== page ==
UAE considers new fire safety laws after skyscraper blazes
Dubai will supervise construction crews more strictly and monitor the material they use after a series of skyscraper fires
Dubai will supervise construction crews more strictly and monitor the material they use after a series of skyscraper fires, including a New Year’s Eve blaze that made headlines around the world, a top civil defense official said Wednesday.
Speaking to The Associated Press, the director-general of Dubai Civil Defense said authorities in the United Arab Emirates have been working on new fire safety regulations following the Dec. 31 inferno at the 63-story The Address Downtown Dubai.
While trying to downplay the danger, Maj. Gen. Rashid Thani al-Matrooshi acknowledged that at least 30,000 buildings across the nation have cladding or paneling similar to the kind that safety and construction experts have blamed for the rapid spread of the fires.
“There won’t be any radical changes, but instead we’ll come up with simple solutions that won’t affect the owners or traders,” al-Matrooshi said, speaking outside a fire safety technology seminar. “We’re finding solutions with the lowest costs on people, so that everyone benefits.”
While some types of cladding can be made with fire-resistant material, experts say those that have caught fire in Dubai and elsewhere around the world weren't designed to meet stricter safety standards and often were put onto buildings without any breaks to slow or halt a possible blaze.
Since 2012, a spate of fires has struck Dubai and other emirates in the UAE. Though some ignited differently, the infernos all behaved the same way, rushing up and down the sides of the buildings, fueled by the external panels.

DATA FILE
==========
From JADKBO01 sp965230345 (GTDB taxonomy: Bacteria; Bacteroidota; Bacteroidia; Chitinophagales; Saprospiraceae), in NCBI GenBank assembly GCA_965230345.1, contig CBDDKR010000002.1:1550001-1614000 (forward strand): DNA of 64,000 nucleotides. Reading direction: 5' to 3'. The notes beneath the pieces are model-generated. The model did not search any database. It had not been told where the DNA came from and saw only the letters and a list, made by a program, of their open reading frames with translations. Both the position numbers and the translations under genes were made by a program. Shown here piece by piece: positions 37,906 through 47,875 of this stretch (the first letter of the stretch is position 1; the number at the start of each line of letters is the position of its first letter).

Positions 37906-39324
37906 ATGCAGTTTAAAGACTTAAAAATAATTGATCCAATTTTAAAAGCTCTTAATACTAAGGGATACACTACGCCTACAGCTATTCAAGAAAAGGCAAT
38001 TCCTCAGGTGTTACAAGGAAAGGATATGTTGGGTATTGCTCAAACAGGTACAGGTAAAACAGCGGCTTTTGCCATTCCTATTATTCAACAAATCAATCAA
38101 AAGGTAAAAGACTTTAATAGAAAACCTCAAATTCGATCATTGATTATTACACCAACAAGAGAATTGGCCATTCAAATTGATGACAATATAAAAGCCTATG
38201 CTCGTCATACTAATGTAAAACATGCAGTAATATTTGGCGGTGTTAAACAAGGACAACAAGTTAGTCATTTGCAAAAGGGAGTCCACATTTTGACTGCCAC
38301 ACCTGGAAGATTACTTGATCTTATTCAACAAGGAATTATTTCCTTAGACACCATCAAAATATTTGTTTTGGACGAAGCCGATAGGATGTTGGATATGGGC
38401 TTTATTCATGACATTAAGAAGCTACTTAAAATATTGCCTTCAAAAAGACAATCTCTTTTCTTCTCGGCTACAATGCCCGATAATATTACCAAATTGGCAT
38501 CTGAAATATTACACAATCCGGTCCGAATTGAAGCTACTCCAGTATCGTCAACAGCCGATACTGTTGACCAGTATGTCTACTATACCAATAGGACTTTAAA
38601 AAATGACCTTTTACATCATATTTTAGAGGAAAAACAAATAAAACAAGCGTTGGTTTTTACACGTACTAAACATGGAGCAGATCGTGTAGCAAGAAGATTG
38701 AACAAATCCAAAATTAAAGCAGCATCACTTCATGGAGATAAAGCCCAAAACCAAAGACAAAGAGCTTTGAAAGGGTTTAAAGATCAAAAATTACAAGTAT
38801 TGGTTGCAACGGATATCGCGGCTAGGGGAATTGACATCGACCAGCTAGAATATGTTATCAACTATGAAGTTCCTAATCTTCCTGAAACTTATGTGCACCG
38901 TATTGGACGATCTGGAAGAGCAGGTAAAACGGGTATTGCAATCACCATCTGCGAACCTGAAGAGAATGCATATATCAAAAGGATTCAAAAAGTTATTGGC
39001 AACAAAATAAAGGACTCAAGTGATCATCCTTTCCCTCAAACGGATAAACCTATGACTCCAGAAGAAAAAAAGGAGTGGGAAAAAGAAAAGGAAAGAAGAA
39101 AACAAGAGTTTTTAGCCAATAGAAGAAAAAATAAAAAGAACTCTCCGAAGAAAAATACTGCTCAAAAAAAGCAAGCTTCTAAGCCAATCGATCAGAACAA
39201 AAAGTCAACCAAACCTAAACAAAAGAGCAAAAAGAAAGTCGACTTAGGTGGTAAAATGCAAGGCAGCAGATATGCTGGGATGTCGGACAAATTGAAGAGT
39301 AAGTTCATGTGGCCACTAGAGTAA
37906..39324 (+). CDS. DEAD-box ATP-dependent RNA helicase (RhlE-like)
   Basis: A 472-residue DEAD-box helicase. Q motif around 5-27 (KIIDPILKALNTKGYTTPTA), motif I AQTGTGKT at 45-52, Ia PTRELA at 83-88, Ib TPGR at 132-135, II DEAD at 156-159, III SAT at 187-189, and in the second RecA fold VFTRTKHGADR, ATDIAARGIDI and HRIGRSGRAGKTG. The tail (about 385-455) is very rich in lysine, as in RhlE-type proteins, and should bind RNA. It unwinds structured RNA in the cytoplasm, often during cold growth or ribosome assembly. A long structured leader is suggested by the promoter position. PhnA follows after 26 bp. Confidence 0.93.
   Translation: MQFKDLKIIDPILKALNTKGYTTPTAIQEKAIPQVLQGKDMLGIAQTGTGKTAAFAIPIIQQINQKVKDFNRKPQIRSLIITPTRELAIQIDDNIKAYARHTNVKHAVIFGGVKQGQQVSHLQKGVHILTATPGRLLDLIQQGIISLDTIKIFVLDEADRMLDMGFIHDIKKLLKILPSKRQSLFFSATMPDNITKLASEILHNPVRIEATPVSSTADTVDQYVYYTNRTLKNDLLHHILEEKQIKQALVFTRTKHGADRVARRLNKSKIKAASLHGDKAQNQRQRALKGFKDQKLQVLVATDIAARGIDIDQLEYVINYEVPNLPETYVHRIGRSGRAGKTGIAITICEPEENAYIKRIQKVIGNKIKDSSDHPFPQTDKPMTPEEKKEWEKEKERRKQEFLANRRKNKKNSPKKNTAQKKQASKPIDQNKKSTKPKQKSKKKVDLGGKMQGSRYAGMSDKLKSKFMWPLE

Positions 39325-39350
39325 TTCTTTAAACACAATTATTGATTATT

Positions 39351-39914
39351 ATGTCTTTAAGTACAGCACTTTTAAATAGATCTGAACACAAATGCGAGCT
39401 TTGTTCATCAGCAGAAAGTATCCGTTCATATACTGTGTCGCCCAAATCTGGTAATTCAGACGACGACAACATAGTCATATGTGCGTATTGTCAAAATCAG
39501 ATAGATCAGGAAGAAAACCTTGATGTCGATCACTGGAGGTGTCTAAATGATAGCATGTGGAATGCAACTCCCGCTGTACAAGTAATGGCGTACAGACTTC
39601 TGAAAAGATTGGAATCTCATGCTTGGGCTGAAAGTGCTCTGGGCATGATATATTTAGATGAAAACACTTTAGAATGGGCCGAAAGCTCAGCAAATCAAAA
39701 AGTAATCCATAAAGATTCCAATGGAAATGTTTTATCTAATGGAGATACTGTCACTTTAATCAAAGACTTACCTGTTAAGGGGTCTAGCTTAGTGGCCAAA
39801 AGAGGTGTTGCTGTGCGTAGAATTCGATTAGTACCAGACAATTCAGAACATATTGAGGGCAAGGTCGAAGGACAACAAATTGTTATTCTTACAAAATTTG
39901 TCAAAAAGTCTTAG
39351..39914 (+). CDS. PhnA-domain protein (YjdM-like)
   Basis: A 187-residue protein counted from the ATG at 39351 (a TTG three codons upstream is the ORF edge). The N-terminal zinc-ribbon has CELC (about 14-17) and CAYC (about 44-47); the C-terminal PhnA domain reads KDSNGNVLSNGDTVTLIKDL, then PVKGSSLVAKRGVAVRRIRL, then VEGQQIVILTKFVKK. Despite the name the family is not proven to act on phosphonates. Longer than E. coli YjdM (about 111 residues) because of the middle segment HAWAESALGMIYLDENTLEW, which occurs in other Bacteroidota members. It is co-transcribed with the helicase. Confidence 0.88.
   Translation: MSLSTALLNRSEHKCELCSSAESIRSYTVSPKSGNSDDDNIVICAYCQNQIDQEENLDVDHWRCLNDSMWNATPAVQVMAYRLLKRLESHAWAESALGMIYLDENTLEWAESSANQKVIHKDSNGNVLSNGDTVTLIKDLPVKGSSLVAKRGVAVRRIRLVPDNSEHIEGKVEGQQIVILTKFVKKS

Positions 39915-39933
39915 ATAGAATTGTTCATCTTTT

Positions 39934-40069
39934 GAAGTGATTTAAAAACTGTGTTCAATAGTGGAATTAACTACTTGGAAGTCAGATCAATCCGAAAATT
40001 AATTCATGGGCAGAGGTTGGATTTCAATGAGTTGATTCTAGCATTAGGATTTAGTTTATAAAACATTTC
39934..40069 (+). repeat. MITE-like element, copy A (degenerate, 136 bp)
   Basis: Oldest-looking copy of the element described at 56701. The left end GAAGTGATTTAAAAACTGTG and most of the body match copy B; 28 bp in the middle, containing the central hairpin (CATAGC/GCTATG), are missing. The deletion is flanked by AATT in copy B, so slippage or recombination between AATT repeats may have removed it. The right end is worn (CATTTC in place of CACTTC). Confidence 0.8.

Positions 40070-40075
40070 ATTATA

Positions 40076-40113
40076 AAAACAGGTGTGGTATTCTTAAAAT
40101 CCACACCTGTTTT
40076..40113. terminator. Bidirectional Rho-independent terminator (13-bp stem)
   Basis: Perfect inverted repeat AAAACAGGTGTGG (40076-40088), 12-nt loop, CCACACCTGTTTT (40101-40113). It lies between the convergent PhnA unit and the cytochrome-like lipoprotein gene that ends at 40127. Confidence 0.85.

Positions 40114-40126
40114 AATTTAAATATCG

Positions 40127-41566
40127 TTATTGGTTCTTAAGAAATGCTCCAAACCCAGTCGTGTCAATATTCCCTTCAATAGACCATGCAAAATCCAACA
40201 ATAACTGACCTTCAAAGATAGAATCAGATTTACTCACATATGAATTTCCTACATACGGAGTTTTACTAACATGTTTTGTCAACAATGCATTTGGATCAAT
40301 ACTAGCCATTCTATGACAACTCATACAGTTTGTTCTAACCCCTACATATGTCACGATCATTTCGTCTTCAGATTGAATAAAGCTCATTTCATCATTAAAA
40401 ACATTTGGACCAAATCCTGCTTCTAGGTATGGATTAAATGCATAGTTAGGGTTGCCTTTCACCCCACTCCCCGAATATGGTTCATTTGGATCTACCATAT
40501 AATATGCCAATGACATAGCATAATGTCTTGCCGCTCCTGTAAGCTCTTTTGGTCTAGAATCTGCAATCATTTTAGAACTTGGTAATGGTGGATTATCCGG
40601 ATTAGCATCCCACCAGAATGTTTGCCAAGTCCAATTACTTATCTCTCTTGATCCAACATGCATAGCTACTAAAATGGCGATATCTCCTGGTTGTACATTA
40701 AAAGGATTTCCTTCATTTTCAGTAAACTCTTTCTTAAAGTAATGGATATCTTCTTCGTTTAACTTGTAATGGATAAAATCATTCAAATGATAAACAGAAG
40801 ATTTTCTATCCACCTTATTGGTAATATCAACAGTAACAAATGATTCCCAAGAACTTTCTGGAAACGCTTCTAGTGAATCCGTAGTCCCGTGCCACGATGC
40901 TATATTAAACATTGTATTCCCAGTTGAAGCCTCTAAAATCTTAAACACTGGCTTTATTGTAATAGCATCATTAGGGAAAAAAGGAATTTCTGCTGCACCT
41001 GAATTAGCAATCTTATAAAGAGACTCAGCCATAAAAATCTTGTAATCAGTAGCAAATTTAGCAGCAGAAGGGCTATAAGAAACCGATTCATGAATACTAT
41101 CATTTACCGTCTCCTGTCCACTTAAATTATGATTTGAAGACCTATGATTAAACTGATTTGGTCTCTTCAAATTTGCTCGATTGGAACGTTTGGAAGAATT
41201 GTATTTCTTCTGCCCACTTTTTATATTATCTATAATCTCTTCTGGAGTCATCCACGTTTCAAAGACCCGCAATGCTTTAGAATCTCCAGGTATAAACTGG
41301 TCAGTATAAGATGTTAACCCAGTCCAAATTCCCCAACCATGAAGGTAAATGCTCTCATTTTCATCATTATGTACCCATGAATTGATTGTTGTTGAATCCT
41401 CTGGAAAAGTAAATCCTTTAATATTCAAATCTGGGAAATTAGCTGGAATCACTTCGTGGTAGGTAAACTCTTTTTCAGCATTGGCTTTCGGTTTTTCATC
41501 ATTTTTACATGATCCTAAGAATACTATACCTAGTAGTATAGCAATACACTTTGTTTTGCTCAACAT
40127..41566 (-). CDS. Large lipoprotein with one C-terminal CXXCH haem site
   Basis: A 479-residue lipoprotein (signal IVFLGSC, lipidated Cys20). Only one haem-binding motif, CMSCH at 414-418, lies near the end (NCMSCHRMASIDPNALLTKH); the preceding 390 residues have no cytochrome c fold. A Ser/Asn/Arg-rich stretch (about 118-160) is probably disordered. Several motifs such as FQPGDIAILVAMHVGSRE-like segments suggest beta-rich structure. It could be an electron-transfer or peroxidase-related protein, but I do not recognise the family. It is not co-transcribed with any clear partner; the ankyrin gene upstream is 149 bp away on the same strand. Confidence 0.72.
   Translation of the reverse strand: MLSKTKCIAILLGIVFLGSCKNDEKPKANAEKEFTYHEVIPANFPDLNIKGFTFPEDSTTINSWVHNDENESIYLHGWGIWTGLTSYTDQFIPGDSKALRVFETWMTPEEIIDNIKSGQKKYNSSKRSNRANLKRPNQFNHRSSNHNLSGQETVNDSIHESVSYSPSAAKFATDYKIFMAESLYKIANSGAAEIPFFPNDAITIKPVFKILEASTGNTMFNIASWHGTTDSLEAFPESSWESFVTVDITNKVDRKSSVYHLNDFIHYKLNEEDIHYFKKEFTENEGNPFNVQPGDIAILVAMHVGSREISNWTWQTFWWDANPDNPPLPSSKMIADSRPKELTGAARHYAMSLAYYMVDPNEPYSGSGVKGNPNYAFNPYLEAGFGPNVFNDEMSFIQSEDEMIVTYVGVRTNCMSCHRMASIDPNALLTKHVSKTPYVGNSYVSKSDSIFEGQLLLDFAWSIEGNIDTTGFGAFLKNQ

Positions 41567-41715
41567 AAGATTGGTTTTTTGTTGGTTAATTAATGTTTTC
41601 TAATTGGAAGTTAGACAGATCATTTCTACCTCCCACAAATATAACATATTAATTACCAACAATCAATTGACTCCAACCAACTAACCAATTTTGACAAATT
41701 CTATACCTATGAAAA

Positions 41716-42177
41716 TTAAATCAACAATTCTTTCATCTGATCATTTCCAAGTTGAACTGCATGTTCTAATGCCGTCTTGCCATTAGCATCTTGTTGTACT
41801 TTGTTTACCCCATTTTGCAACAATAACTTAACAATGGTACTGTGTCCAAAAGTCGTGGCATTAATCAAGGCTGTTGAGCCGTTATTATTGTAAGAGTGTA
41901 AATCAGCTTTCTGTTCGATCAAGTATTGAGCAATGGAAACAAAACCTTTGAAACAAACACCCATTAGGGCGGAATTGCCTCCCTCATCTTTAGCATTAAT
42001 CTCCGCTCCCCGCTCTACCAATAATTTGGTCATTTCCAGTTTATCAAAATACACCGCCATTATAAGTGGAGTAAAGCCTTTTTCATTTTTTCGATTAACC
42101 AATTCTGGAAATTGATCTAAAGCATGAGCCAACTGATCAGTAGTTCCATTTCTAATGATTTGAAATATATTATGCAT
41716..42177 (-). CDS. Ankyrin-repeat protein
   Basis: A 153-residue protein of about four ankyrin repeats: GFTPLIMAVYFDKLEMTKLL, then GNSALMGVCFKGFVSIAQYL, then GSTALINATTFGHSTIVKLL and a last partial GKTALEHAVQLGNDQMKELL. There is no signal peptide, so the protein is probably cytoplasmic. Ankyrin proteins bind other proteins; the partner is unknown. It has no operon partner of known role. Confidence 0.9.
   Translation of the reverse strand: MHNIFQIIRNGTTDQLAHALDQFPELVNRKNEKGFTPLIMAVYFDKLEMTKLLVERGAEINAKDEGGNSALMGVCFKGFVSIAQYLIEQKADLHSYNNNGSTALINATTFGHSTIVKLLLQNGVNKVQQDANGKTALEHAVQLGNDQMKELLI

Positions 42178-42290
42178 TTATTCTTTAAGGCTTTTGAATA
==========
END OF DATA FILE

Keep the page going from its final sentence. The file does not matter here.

Police said that faulty wiring sparked the blaze at The Address Downtown Dubai fire, which happened as onlookers awaited a New Year’s Eve fireworks show on the towering Burj Khalifa. However, the cladding on the building provided kindling for the fire.
Dubai’s rapid growth, corner-cutting builders and regulators unaware of the danger the paneling posed made it "an unfortunate victim" for the fires, said Thomas Bell-Wright, the CEO and chief technical officer at the Dubai-based fire-safety tester Thomas Bell-Wright International Consultants.
“This was a collision of a massive building boom that was going on here and at the same time an attractive architectural finished product ... came on to the market,” he said. “I’m sure there was some taking advantage of the absence or the lack of regulation and the regulators were not familiar with this product.”
Under the yet-to-be formalized fire safety laws, Dubai would work with builders to test construction material and supervise to make sure the same material went up on buildings, al-Matrooshi said. Officials will also work with owners of buildings already standing to mitigate the danger, though it’s unclear what that will mean, as retrofitting the structures could prove expensive.
But the danger of doing nothing always looms large among firefighters. Stephen Little, a battalion chief with the Chicago Fire Department who spoke at the seminar, offered the 1871 Great Chicago Fire as an example.
“We didn’t have really strict fire codes and as a result, we burned the city down,” he said.